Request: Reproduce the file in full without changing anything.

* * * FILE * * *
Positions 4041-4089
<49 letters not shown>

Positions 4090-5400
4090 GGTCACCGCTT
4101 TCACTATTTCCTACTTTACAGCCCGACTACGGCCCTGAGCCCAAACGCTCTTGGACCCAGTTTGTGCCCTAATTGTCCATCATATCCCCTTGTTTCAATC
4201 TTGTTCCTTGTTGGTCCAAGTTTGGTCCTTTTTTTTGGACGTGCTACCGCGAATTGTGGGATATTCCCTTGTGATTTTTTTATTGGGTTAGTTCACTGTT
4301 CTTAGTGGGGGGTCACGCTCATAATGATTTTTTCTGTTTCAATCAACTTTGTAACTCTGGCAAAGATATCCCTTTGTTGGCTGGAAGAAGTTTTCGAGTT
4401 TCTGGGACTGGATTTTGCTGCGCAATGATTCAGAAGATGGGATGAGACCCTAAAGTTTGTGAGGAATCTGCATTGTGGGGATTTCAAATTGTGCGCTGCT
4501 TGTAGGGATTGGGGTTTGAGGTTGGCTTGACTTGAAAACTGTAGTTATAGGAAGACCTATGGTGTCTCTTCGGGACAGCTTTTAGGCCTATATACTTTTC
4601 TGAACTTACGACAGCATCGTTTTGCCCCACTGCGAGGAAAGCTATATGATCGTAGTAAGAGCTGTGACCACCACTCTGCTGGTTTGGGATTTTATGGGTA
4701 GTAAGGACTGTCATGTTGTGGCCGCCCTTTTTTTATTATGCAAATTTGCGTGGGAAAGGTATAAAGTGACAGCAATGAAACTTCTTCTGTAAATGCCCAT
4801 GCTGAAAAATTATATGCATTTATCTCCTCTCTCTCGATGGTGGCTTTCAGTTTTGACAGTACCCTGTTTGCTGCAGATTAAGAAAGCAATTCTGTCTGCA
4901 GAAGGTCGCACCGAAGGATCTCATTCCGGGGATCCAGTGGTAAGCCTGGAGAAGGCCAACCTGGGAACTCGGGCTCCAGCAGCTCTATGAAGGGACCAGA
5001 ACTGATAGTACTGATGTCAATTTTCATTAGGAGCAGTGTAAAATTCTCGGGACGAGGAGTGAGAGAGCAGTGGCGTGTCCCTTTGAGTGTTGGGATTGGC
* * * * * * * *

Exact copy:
Positions 4041-4089
<49 letters not shown>

Positions 4090-5400
4090 GGTCACCGCTT
4101 TCACTATTTCCTACTTTACAGCCCGACTACGGCCCTGAGCCCAAACGCTCTTGGACCCAGTTTGTGCCCTAATTGTCCATCATATCCCCTTGTTTCAATC
4201 TTGTTCCTTGTTGGTCCAAGTTTGGTCCTTTTTTTTGGACGTGCTACCGCGAATTGTGGGATATTCCCTTGTGATTTTTTTATTGGGTTAGTTCACTGTT
4301 CTTAGTGGGGGGTCACGCTCATAATGATTTTTTCTGTTTCAATCAACTTTGTAACTCTGGCAAAGATATCCCTTTGTTGGCTGGAAGAAGTTTTCGAGTT
4401 TCTGGGACTGGATTTTGCTGCGCAATGATTCAGAAGATGGGATGAGACCCTAAAGTTTGTGAGGAATCTGCATTGTGGGGATTTCAAATTGTGCGCTGCT
4501 TGTAGGGATTGGGGTTTGAGGTTGGCTTGACTTGAAAACTGTAGTTATAGGAAGACCTATGGTGTCTCTTCGGGACAGCTTTTAGGCCTATATACTTTTC
4601 TGAACTTACGACAGCATCGTTTTGCCCCACTGCGAGGAAAGCTATATGATCGTAGTAAGAGCTGTGACCACCACTCTGCTGGTTTGGGATTTTATGGGTA
4701 GTAAGGACTGTCATGTTGTGGCCGCCCTTTTTTTATTATGCAAATTTGCGTGGGAAAGGTATAAAGTGACAGCAATGAAACTTCTTCTGTAAATGCCCAT
4801 GCTGAAAAATTATATGCATTTATCTCCTCTCTCTCGATGGTGGCTTTCAGTTTTGACAGTACCCTGTTTGCTGCAGATTAAGAAAGCAATTCTGTCTGCA
4901 GAAGGTCGCACCGAAGGATCTCATTCCGGGGATCCAGTGGTAAGCCTGGAGAAGGCCAACCTGGGAACTCGGGCTCCAGCAGCTCTATGAAGGGACCAGA
5001 ACTGATAGTACTGATGTCAATTTTCATTAGGAGCAGTGTAAAATTCTCGGGACGAGGAGTGAGAGAGCAGTGGCGTGTCCCTTTGAGTGTTGGGATTGGC